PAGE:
- Internet & the Web
How to Spot a Craigslist Scam
New to Craigslist?
Welcome to Craigslist; One of the largest garage sales / flea markets on the planet! If you're like me, then you are probably always searching for a bargain of a buy, or looking to sell some unwanted household items to make some extra cash. Some people opt to use Ebay for this purpose, however there is a cost associated with that. Enter Craigslist; the online classifieds with no fees... period.
On Craigslist, you can find everything from a pair of shoes, to a multimillion dollar house. The sky is the limit... as long as you are careful and have some patience.
Buying an item on Craigslist definitely does have it merits, however, you need to have some scrutiny at your side when looking. In the past years, Craigslist has exploded with items from all over and with them came the next natural thing... SCAMMERS! Yes, no matter where you turn, there is always someone out there that wants something for literally nothing and Craigslist is no exception to this rule.
There are a few guidelines that I follow religiously when shopping on Craigslist:
- Buy Local - Look for the item that you want close to where you live. Craigslist has no guarantees on shipping or payments. If you agree to buy something, pay for it and then never receive it... your money is GONE. If you want to buy outside of traveling distance, I would recommend either Ebay or Amazon
- Cash Only Transactions - This should be a no brainer. You wouldn't go to a flea market or garage sale and hand someone your bank card, would you? Then this should be no different. There are a few exceptions to this rule such as a device called 'Square' (http://www.squareup.com), but outside of this, I would steer clear. Also avoid people asking to do money transfers such as Western Union or PayPal.
- Avoid Unrealistically Low Prices - If a deal seems too good to be true, then it probably is. There are thousands of ads on Craigslist every day that seem unbelievably cheap. I once found a $16,000 motorcycle on there for $2,900. The catch? The bike was 'out of state' in storage. The seller would have gladly sent me pictures of the bike and then proceed with a shady transaction where I would have to pay via MoneyGram and then have the bike shipped to me. This is absolutely classic SCAM material.
- Meet in a Public Place - After deciding to buy something, if at all possible, request to meet in a public place such as a restaurant or mall etc... Try to avoid meeting at your home or theirs unless there is no other option. Unless you are buying the house, I would say that this one could be avoided pretty easily. Heard of the Craigslist Killer? I doubt you would want someone like that knowing where you lived.
Overall, if you just use some good old-fashioned common sense, you can have a very good buying experience on Craigslist. Don't let an unbelievable deal get the best of you!
Selling items on Craigslist can be a fairly easy way to make a few extra dollars from things you no longer need that are lying around your house. After all, it is free to list as much as you want.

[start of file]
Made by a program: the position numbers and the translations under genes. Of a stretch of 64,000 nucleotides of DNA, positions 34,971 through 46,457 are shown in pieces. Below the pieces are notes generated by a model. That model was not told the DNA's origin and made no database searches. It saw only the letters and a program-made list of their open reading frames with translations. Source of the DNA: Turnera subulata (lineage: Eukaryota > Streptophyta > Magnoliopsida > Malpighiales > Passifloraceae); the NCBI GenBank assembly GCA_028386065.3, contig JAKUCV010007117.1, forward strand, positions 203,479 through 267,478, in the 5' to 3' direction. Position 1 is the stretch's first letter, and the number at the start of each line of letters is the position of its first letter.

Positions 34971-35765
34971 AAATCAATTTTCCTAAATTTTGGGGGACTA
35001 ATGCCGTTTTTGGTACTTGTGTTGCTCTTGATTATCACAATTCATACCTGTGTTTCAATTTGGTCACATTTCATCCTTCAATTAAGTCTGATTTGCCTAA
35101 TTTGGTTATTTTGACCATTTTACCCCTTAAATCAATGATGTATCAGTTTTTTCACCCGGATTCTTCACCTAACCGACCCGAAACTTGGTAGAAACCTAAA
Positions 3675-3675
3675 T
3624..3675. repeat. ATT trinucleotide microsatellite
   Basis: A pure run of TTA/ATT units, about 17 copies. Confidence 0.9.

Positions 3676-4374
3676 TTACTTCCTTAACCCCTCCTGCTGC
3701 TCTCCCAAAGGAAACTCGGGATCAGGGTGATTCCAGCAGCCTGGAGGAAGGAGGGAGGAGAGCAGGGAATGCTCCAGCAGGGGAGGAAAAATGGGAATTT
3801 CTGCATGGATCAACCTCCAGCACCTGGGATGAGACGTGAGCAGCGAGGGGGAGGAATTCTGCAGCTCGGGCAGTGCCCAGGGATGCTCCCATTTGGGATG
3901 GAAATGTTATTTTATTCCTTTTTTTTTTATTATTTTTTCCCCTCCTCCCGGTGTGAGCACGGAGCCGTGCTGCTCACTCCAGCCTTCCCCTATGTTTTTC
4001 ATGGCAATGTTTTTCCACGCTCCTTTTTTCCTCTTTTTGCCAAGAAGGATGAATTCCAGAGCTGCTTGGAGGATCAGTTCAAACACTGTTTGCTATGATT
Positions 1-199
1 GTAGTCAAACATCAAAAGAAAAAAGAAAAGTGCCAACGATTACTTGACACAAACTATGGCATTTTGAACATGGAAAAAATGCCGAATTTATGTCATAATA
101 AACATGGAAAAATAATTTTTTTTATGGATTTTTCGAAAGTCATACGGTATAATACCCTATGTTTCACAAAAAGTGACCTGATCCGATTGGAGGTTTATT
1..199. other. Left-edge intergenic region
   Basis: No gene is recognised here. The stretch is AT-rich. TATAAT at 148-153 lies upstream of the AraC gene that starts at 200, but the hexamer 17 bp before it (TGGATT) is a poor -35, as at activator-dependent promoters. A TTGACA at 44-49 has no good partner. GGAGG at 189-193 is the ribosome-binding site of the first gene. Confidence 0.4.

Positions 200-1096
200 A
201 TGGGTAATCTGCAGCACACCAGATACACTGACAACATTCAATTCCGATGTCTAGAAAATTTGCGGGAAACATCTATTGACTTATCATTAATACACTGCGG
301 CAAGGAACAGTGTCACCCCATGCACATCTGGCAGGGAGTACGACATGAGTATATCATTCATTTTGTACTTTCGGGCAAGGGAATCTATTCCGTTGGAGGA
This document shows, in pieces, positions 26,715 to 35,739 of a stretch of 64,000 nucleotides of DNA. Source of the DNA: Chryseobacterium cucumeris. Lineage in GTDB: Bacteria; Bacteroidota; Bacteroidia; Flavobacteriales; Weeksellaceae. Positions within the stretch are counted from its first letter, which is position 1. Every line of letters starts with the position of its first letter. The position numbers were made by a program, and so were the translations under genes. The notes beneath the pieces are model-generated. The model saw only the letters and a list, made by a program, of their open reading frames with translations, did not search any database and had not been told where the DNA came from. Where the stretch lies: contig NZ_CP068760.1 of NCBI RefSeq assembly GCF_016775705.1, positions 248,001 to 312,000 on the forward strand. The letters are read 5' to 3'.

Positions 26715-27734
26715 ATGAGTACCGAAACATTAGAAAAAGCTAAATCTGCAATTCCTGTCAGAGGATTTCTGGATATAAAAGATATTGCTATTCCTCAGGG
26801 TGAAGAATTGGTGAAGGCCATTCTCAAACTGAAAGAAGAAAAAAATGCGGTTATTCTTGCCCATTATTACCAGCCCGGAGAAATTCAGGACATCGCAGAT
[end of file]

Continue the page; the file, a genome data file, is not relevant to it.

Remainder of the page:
Where this all gets a bit sticky, is when people start replying to your ads. This is where things get annoying. I get dozens of scam emails from every ad that I post. There are, however, a few good legitimate replies mixed in there too.
Here are a few selling guidelines:
- Make your ad clear, concise and detailed - One of the quickest ways to weed out the scam replies, is to give as much detail as possible when creating your listing. A bad listing example would be: "Selling a 32" TV - Email for pictures and information". I have seen way too many ads like these, and I gotta tell you, that I really feel bad for the seller, because they are probably getting FLOODED with scam emails, and the sad part is, they will not know who is phishing for information or who has a real question about the item. A scammer will generally send you a message similar to the following: "Hello, I am wondering if your TV is still for sell. What is the condition? If so I will transfer money to your bank account include shipping. I am wanting to ship this overseas as I am out of the country for very important training and need this item desperately to complete my work. Please send your account info." Now, this type of reply has red flags all over it and breaks pretty much every one of my buyers rules to begin with, however, if you had a well structured ad, you would have been able to flag this from the start.
- Include Pictures - It is a fact that most ads that get skimmed over on Craigslist do not have pictures included in them. I am one of those skimmers. Being an extremely visual oriented person, I like to see pictures of the items I want to buy. Ads with pictures will almost always get more attention.
- Sell Locally - Just like my buying rule, I also only sell local. Make this abundantly clear in your ad. This avoids the same types of scams you get pertaining to wire transfers, shipping etc...
- Cash Only Transactions - Again, unless you are using something like 'Square', then accept only cash transactions. Avoid MoneyGrams, PayPal and payments of the digital sort. These will usually end in failure on your part.
- Meet in a Public Place - This should be no different whether you are the buyer or the seller. After deciding to sell something, if at all possible, request to meet in a public place such as a restaurant or mall etc... Try to avoid meeting at your home or theirs unless there is no other option. Unless you are buying the house, I would say that this one could be avoided pretty easily. Again... think of the Craigslist Killer.
Overall, these few guidelines plus the whole common sense factor, should bring you a great deal of success when selling on Craigslist.
I hope that overall, you find this to be a useful guide to Craigslist scams. If you have any suggestions, please feel free to comment of message!
Thanks for reading!!!